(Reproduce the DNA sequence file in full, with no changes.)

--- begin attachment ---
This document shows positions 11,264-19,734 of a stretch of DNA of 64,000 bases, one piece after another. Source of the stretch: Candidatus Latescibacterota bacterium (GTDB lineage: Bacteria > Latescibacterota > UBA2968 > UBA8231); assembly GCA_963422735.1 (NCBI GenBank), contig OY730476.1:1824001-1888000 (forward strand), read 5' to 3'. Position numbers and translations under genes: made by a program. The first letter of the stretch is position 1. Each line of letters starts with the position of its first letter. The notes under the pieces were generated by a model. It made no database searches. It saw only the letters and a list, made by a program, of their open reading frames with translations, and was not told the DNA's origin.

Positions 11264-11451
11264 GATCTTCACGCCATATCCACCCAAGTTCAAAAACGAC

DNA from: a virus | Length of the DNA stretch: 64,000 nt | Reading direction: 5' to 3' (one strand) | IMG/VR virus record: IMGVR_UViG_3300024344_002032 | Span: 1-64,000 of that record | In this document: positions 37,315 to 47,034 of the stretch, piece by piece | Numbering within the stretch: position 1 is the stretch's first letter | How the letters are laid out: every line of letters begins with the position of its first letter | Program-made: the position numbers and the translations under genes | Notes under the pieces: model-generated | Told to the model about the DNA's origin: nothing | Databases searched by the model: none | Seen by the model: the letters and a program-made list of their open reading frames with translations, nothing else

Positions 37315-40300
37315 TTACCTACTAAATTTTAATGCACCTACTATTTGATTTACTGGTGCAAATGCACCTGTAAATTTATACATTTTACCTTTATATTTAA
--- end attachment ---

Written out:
This document shows positions 11,264-19,734 of a stretch of DNA of 64,000 bases, one piece after another. Source of the stretch: Candidatus Latescibacterota bacterium (GTDB lineage: Bacteria > Latescibacterota > UBA2968 > UBA8231); assembly GCA_963422735.1 (NCBI GenBank), contig OY730476.1:1824001-1888000 (forward strand), read 5' to 3'. Position numbers and translations under genes: made by a program. The first letter of the stretch is position 1. Each line of letters starts with the position of its first letter. The notes under the pieces were generated by a model. It made no database searches. It saw only the letters and a list, made by a program, of their open reading frames with translations, and was not told the DNA's origin.

Positions 11264-11451
11264 GATCTTCACGCCATATCCACCCAAGTTCAAAAACGAC

DNA from: a virus | Length of the DNA stretch: 64,000 nt | Reading direction: 5' to 3' (one strand) | IMG/VR virus record: IMGVR_UViG_3300024344_002032 | Span: 1-64,000 of that record | In this document: positions 37,315 to 47,034 of the stretch, piece by piece | Numbering within the stretch: position 1 is the stretch's first letter | How the letters are laid out: every line of letters begins with the position of its first letter | Program-made: the position numbers and the translations under genes | Notes under the pieces: model-generated | Told to the model about the DNA's origin: nothing | Databases searched by the model: none | Seen by the model: the letters and a program-made list of their open reading frames with translations, nothing else

Positions 37315-40300
37315 TTACCTACTAAATTTTAATGCACCTACTATTTGATTTACTGGTGCAAATGCACCTGTAAATTTATACATTTTACCTTTATATTTAA